shooting star. The Monroe native’s extensive resume continues to grow, and includes a thriving catering business, a new restaurant, multiple national accolades, volunteer work throughout the state and TV appearances on Food Network’s “Chopped” and “Food Network Star.” Like all good Louisiana boys, Chef Bahr cites his Southern upbringing and family lessons as the inspiration for his success. “I was raised by my grandparents and they instilled a sense of hospitality and graciousness in me at a young age,” he says. “I was always underfoot in the kitchen with my grandparents, so really my fondest memories of growing up were spent in the kitchen around the table so it’s just a natural progression for me to be in the hospitality industry.” Community and his love of the outdoors remain essential to his take on culinary matters. “Sustainability is at the forefront of everything we do; by building close relationships with our purveyors were able to assure that we are only using domestic seafood. We tend to offer only things that are in season and regional, that creates more work for us on the front end it’s definitely something that makes an impact not only with our diners but also with our local and state economy.” Bahr brought his Louisiana love to an even wider audience as a finalist on this summer’s “Food Network Star,” although he remains ever humble. “The ‘Food Network Star’ experience was amazing,” he says. “It allowed me to share my culinary point of view with the world.” Catch him while you can: Chef Cory Bahr’s star is definitely on the rise. His latest venture, Parish restaurant — a modern Southern restaurant featuring a wood-fire kettle — is set to open in Monroe, late fall 2017. n

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Louisiana Shrimp and Watermelon Aguachile Combine 1 pound (10/15 count) Louisiana shrimp (peeled, deveined and poached), 3 cups seedless watermelon (cut into half-inch cubes), 1 jalapeño (stemmed, seeded and roughly chopped), 1 tablespoon sugar, ½ cup fresh juice, 1 cup seedless cucumber (sliced and a quarter inch thick rounds), 1 cup thinly sliced red onion, 2 tablespoons whole coriander seed (crushed), 2 teaspoons Korean chili flakes and kosher salt and freshly ground black pepper to taste in a large mixing bowl. Let marinate for one hour, then fold in ¼ cup packed mint leaves (roughly chopped) and ¼ cup packed cilantro roughly chopped including stems (or culantro works nicely as well and it is available in most Asian supermarkets). Serve immediately with fried tortillas or plantain chips.

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kitchen gourmet

Catch of the Day Extend a bounty of locally caught redfish with four deliciously distinct dishes by

Stanley Dry

photos and styling by

Eugenia Uhl

Some generous

friends who don’t like to freeze their catch recently gave me a bag filled with beautiful redfish fillets. There were far more than we could possibly eat at one sitting, so I planned several meals around the fish. For our first meal I prepared redfish amandine, a dish I haven’t had in ages. I dredged the fillets in flour, sautéed them and then topped them with sliced almonds browned in butter. I suppose brown butter and almonds would make most anything taste good, but not as good as this fish. The next meal consisted of redfish prepared two ways. For an appetizer, we enjoyed ceviche (or seviche), a Latin American preparation that uses lime juice to “cook” the fish. The dish can be prepared in a variety of ways, but using lime juice to lightly pickle the fish is a common denominator. It is a refreshing dish in hot weather and doesn’t require turning on the stove. We enjoyed the ceviche with tostadas and cold beer. For our main dish, we had redfish tacos. Tacos are one of my favorite foods, and I’ll fix them for breakfast or lunch or dinner or in-between meals for snacks. They’re a great way to dress-up leftovers, and they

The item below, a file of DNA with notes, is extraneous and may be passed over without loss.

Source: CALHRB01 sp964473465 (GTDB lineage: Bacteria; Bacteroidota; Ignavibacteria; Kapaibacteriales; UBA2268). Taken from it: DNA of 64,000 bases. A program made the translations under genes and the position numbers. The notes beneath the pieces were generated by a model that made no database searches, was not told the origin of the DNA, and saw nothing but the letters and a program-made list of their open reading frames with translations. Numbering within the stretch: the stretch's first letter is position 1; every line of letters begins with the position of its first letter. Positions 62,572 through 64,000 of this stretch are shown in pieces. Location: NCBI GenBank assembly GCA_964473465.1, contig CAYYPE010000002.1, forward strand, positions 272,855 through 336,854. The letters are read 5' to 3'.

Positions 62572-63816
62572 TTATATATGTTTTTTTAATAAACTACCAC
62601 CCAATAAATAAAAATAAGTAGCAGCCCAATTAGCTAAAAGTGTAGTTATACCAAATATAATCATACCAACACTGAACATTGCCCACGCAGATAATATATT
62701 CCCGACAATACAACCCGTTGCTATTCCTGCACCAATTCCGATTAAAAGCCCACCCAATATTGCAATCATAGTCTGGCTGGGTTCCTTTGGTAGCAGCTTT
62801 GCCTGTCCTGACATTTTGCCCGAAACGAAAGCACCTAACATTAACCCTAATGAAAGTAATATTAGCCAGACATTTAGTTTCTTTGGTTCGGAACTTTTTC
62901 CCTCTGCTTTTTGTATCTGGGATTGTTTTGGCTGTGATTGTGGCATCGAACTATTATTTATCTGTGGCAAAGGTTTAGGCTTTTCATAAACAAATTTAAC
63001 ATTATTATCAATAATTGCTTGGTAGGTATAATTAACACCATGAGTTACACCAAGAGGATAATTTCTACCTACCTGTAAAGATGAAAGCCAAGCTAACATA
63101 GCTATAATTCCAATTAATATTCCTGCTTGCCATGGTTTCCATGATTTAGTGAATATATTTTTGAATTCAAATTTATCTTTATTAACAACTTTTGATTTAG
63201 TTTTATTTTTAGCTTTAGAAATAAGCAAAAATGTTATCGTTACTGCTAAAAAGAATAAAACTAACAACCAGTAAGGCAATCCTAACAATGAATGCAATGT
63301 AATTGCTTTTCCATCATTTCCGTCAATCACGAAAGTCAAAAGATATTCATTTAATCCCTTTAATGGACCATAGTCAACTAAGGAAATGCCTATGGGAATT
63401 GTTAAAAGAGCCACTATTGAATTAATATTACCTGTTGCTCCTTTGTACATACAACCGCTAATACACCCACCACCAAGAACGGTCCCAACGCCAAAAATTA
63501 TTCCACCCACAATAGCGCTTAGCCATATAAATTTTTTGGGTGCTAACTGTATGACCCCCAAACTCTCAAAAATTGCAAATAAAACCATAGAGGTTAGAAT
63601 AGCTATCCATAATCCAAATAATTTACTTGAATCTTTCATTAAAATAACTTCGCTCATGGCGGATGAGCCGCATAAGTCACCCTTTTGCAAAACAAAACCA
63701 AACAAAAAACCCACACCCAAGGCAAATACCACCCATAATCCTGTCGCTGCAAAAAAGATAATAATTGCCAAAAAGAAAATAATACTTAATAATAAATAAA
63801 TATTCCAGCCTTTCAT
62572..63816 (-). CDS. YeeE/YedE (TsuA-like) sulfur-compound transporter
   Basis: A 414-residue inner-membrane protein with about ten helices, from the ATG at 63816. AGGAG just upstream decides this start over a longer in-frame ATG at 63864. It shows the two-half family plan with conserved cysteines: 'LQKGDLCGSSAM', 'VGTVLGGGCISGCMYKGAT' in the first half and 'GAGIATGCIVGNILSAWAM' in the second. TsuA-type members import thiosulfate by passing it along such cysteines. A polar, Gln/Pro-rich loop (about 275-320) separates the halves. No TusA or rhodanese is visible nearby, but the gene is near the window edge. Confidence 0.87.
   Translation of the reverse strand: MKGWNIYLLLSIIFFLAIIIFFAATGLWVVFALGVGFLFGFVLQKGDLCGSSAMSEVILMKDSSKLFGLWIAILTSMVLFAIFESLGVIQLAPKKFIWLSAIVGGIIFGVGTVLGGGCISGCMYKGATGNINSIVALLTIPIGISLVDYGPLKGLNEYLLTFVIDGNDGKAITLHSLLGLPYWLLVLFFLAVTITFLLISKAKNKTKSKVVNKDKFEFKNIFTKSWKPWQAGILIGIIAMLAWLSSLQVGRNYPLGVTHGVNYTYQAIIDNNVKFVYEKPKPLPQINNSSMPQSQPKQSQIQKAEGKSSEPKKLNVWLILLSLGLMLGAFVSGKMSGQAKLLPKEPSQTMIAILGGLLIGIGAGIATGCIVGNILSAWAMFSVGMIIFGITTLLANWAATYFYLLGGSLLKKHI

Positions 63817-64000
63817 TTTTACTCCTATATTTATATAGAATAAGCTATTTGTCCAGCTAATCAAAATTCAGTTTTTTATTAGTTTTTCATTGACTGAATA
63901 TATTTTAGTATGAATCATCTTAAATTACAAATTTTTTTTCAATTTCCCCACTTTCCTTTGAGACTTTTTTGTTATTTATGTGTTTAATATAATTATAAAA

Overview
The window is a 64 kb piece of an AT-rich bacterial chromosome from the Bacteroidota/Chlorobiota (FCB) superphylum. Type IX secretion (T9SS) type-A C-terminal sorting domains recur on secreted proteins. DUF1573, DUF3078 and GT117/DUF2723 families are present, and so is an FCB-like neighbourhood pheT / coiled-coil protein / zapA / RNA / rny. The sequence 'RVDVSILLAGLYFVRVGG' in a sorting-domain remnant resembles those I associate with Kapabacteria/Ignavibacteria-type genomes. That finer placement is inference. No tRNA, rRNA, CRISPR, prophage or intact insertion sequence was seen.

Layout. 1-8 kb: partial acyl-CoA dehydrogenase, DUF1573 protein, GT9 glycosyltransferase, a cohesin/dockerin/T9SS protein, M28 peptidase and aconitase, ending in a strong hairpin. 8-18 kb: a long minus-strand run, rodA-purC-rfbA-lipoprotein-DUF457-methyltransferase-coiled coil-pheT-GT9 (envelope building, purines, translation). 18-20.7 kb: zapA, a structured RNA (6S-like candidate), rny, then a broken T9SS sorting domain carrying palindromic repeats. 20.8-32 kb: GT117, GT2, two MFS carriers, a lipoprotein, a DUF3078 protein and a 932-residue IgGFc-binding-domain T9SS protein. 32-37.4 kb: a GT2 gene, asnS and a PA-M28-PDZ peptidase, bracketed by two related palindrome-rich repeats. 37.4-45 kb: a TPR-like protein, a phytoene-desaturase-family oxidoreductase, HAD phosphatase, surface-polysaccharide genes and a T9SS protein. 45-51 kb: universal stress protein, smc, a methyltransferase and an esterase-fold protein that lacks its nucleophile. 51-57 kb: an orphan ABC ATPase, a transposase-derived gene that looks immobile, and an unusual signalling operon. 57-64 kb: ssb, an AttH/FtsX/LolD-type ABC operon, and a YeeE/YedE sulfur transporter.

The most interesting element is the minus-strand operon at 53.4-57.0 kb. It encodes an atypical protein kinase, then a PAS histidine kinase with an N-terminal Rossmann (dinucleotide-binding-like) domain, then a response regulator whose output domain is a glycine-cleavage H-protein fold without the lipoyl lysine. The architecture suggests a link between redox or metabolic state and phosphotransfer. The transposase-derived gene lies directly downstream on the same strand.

54 Louisiana Life september/october 2017

Nothing could be simpler to prepare than this redfish ceviche, and few dishes are more refreshing. Cold beer is the logical accompaniment.


Redfish Ceviche Cut 1 pound redfish fillets into ½-inch cubes and place in a glass container. Juice 8 limes and pour over redfish, making sure that all the fish is covered. Refrigerate, covered, for two hours. Drain fish, transfer to a serving dish, drizzle with 1 tablespoon extra-virgin olive oil and season to taste with coarse salt, freshly-ground black pepper and cayenne. Garnish with ¼ cup sliced green onion tops and ¼ cup cilantro leaves. Serve with tostadas or tortilla chips. Makes 4 servings as an appetizer.

will accommodate a variety of sensible combinations. I much prefer white corn tortillas to ones made with yellow corn. Packages sometimes only designate white corn tortillas as “tortillas de maiz blanco.” Tacos are best when they’re eaten immediately, so we gathered around the stove, beers in hand, and ate them as they were made. For the record, redfish make a great taco in combination with chipotle chile pepper, lime, salsa and cilantro. Finally, we used the remainder of the redfish to make fish cakes. It’s a simple dish to prepare, and it’s also a good way to use up any fish trimmings or leftover cooked fish. We accompanied our fish cakes with tartare sauce and a green salad. At the end of the meal, far from being tired of redfish, our only regret was that we had no more. n